Understanding sex-related differences in the composition of the extracellular matrix in vocal fold lamina propria is relevant because it can provide insights into the greater vulnerability of women to lamina propria scarring and to certain vocal fold disorders.5 Although the concentration of total collagen in the lamina propria might be higher in men, our findings and those by Hahn et al10 show that the distribution of collagen type I and collagen type III is similar between sexes. However, we found versican density in the superficial layer to be higher in men than in women. This finding might explain why women have greater predisposition to the occurrence of benign laryngeal lesions, such as vocal nodules. It is likely that versican has an important role in absorbing impact in the vocal fold during phonation. If versican density in the superficial layer of the vocal fold lamina propria is lower, the vocal fold might be more prone to mechanical damage during phonation.
Other authors have identified correlations between age and collagen expression, reporting increased collagen content in older populations.6 We were unable to identify any such correlations, as our study group consisted of an adult population of a narrow age range, which constitutes a limitation of the present study. It would have been relevant to study developmental changes of the extracellular matrix in the vocal folds of adolescents compared with adults. Unfortunately, we did not have access to a significant number of cases in this age range from our autopsies. We have not determined the extracellular matrix components within the macula flava, which is another limitation of this study.
In conclusion, our data show that there are layer-specific and sex-specific differences in the distribution of collagen type I, collagen type III, and versican within the lamina propria of adult vocal folds. Deeper knowledge of the extracellular matrix distribution of these proteins within the lamina propria is fundamental to understanding the mechanics of phonation and disease pathogenesis in the vocal folds.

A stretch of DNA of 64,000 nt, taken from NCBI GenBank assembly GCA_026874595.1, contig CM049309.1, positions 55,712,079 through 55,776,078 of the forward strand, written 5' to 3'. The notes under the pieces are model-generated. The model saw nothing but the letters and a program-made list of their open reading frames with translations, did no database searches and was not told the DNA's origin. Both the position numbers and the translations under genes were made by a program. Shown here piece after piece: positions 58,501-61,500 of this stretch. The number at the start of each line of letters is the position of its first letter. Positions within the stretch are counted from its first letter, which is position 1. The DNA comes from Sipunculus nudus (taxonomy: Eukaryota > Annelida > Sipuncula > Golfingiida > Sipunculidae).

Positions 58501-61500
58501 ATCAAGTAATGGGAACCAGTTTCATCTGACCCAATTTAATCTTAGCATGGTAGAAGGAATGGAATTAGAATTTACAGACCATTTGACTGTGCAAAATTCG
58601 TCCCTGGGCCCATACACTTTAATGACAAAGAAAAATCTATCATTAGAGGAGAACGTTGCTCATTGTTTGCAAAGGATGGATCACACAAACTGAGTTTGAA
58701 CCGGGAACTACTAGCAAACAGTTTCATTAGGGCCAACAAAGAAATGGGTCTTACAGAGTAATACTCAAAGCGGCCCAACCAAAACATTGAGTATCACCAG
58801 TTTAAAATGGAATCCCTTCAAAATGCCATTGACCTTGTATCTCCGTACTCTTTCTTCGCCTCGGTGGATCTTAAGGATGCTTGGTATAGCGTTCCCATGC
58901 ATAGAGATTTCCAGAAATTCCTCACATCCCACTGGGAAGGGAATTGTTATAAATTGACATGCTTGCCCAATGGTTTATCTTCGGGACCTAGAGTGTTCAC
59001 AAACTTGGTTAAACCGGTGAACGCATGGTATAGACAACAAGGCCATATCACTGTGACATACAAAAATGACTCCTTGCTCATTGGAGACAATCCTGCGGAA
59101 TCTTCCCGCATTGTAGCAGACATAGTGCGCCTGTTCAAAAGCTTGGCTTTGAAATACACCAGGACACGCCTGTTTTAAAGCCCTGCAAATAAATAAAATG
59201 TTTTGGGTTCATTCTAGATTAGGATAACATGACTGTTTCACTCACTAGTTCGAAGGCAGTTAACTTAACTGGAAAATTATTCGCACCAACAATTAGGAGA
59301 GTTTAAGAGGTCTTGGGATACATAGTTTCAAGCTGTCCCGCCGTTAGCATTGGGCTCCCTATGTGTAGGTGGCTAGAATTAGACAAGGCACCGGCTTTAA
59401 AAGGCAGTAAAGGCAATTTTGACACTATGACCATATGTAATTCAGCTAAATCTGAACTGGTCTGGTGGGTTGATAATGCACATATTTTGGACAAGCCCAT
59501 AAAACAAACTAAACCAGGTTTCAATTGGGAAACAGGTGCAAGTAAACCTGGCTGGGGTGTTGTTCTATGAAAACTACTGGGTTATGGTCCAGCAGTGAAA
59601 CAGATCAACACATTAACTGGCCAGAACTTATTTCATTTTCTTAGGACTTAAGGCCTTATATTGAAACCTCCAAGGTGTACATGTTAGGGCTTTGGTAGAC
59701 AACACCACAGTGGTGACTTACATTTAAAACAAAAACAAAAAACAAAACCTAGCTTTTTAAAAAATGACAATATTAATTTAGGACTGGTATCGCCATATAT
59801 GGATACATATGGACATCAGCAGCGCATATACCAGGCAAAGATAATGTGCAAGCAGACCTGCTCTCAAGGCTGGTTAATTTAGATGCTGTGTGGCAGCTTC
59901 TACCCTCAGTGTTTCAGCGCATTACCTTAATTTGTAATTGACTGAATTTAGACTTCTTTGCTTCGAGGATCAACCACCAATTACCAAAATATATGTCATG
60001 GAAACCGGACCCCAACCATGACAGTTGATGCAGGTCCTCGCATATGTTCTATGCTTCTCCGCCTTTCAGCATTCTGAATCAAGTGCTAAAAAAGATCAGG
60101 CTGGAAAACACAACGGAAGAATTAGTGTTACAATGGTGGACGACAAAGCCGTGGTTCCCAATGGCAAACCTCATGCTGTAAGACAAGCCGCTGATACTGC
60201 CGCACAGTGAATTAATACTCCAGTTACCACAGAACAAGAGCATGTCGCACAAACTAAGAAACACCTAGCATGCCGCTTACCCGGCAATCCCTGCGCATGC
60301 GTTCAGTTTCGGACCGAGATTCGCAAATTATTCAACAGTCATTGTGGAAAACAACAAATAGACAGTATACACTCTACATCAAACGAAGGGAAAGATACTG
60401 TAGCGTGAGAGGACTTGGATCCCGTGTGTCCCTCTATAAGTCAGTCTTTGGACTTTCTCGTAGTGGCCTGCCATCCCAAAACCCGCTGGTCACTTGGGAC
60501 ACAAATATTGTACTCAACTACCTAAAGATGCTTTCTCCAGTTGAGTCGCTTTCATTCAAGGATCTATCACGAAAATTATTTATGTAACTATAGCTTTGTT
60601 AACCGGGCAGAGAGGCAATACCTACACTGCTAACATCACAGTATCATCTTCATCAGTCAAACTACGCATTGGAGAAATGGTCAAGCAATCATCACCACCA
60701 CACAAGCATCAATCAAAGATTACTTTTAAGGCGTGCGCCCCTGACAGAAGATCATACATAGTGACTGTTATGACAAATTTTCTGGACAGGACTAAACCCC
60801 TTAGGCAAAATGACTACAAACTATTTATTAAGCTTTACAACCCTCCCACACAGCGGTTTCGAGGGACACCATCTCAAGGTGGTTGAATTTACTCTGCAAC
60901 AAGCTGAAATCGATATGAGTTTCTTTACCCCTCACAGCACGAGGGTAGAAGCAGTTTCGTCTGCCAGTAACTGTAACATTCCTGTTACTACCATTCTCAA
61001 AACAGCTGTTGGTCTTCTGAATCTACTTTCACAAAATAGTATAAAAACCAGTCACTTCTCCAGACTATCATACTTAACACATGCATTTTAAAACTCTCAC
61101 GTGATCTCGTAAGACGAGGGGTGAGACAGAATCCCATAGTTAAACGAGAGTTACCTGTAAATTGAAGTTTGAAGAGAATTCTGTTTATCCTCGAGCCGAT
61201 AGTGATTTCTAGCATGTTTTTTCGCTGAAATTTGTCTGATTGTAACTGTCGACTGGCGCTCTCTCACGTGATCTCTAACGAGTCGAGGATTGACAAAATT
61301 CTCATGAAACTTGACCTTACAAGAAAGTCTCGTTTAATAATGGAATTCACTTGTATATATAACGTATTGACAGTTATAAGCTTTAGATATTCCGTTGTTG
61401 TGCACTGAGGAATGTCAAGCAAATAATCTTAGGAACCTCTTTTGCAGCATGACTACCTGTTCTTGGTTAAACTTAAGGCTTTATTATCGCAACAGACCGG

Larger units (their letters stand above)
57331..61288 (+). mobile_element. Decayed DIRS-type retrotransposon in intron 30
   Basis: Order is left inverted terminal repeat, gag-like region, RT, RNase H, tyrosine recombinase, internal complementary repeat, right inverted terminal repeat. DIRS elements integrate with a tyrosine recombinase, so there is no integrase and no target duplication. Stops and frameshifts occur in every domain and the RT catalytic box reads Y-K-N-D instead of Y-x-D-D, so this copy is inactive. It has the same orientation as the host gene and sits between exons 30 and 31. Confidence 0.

Correspondence: Rogerio B. Bühler, MD, Department of Otolaryngology, University of São Paulo School of Medicine, Rua Tenente Negrão 140, Conjunto 91, 04530-030, São Paulo, SP, Brazil (firstname.lastname@example.org).
Submitted for Publication: July 29, 2009; final revision received March 11, 2011; accepted March 30, 2011.
Author Contributions: Drs Bühler, Sennes, Tsuji, Mauad, Ferraz da Silva, and Saldiva had full access to all the data in the study and take responsibility for the integrity of the data and the accuracy of the data analysis. Study concept and design: Bühler, Ferraz da Silva, and Saldiva. Acquisition of data: Tsuji. Analysis and interpretation of data: Sennes and Maud. Drafting of the manuscript: Bühler, Ferraz da Silva, and Saldiva. Critical revision of the manuscript for important intellectual content: Sennes, Tsuji, and Mauad. Statistical analysis: Ferraz da Silva. Administrative, technical, and material support: Bühler and Saldiva. Study supervision: Sennes, Tsuji, and Mauad.
Financial Disclosure: None reported.
Funding/Support: This work was supported by the Foundation for the Support of Research in the State of São Paulo and by the University of São Paulo School of Medicine Hospital das Clínicas.